She Reads: The Woman in the Window by: A.J. Finn

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(Photo from Amazon.com)

When initially reaching for “The Woman in the Window”, I hoped sincerely to find a novel that would truly capture the magical essence of escape that only the best books provide. So, when I say I have never been less disappointed, I mean it. Personally, I have always been a fan of literature that forces you to think, to contemplate the story’s message and push on to the conclusion in search of answers. Right off the bat, the cover was giving me “The Girl on the Train” vibes and being such a sucker for psychological thrillers, I had to know more. 

The story follows Anna Fox, a former child psychologist, spying from her window into a nearby neighbor’s home as an affair is taking place. She watches in pure anticipation hoping for the pair to be caught in the act. It should be noted that our main character, Mrs. Anna Fox, is an agoraphobe and has not dared to leave her home in upwards of ten months. She explains that she and her husband are separated and their eight-year-old daughter lives with him, though she manages to remain in contact. Her favorite pastime is, subsequently, spying between the curtains on her neighbors, particularly the newest neighbors, The Russells’. Her curiosity is only peaked further as she notices the father and son, Alistair and Ethan, but fails to spot the boy’s mother. Days later, Ethan shows up on Anna’s doorstep unannounced with a lavender scented candle claiming the gift is from his mother, Jane. Within hours, a blonde woman with a bright smile appears at Anna’s door and makes her way inside the house. Though confused at first, Anna puts two and two together and becomes acquainted with Jane. As the two become friends, Anna realizes that Alistair Russell may be hiding a darker secret. She suddenly feels an almost overwhelming desire to protect her new friend, Jane and Jane’s sweet teenage son, Ethan. As more unsettling events begin to unfold, Anna gradually reveals to us the details of what has brought her to such an intense level of agoraphobia; the madness of current events that begin to intertwine with her own past.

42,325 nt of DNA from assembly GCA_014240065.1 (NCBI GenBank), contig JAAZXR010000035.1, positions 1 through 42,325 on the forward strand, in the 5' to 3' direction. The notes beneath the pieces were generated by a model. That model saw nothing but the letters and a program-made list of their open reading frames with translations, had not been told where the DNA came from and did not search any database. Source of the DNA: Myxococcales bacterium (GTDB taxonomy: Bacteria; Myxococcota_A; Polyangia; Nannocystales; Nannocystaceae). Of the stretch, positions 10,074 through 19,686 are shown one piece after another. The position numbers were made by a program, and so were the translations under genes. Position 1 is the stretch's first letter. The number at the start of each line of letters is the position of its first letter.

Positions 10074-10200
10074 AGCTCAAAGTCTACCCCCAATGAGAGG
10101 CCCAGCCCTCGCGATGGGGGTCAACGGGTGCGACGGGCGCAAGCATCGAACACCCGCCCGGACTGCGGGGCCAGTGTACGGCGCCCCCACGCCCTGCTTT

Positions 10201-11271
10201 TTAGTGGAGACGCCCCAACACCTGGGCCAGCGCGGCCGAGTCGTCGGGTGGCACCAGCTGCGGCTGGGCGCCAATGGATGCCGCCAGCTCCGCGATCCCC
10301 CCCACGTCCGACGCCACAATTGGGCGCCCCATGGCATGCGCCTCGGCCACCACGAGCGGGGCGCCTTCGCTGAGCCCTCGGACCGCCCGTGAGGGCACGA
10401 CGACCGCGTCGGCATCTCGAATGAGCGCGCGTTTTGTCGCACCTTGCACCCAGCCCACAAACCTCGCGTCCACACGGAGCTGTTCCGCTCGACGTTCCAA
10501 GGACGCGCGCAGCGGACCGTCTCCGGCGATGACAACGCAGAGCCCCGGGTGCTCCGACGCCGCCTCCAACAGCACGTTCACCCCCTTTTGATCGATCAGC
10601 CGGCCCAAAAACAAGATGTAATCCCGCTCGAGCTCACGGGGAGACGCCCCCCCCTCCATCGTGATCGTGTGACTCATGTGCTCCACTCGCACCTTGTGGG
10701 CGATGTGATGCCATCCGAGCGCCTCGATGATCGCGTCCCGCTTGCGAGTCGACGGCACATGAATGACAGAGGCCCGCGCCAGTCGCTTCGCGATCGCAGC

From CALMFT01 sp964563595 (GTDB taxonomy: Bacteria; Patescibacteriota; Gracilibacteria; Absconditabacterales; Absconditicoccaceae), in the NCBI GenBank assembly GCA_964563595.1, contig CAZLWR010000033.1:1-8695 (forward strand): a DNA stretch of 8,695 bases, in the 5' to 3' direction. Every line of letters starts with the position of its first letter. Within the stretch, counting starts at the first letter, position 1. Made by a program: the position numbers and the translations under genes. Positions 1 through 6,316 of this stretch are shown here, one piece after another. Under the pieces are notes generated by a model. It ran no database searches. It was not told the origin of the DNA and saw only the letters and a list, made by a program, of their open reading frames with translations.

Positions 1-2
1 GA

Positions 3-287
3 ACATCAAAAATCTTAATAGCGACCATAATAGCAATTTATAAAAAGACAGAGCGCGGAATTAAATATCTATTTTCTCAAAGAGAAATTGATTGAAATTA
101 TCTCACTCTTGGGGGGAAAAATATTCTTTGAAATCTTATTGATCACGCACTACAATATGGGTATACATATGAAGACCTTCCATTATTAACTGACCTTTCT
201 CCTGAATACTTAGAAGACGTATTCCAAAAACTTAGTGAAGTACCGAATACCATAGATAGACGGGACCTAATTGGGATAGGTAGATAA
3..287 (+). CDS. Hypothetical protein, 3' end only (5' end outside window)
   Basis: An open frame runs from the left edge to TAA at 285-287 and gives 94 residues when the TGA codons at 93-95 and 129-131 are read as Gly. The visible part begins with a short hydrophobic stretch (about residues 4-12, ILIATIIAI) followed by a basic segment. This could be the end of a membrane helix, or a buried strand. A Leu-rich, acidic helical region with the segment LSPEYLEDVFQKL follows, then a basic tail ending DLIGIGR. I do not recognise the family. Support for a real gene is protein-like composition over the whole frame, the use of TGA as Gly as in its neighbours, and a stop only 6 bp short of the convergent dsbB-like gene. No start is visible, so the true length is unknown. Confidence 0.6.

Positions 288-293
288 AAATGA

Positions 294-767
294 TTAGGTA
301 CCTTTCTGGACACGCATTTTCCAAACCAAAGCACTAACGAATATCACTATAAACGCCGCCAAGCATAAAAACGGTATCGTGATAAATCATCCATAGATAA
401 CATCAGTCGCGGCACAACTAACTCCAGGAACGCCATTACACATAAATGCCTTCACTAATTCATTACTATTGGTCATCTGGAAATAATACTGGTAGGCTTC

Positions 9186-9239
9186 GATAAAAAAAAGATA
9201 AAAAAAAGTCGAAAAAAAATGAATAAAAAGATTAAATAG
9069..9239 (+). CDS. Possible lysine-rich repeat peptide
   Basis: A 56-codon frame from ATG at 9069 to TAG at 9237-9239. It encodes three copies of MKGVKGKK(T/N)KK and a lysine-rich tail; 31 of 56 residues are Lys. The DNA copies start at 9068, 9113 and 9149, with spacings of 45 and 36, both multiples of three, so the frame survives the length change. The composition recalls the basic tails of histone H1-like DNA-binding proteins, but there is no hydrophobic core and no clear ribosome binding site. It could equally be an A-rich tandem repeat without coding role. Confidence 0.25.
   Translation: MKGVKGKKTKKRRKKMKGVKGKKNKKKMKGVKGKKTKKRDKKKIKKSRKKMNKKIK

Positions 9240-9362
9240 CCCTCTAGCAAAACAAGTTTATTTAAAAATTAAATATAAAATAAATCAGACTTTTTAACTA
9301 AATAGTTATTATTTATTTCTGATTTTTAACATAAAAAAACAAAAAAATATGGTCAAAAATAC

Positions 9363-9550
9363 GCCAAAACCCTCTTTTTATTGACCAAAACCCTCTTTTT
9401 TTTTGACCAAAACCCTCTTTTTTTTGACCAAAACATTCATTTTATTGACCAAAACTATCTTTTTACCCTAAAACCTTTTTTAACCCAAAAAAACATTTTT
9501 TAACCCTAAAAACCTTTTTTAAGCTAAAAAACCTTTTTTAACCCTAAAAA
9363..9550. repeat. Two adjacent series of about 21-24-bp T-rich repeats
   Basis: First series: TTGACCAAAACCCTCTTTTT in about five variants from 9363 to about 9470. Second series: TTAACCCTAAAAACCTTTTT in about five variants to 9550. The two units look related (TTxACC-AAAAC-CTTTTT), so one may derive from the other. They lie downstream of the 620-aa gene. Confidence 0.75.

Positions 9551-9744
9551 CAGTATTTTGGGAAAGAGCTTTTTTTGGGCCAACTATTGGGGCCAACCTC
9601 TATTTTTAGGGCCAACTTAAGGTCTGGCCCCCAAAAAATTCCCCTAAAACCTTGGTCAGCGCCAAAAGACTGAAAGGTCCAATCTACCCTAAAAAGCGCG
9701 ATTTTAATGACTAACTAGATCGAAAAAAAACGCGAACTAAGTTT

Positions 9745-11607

This novel is loaded with absolutely riveting twists and turns and kept me on the edge of my seat for its entirety. It is one book I will absolutely recommend to any of you and hey, you might just catch me reading again it with you. 

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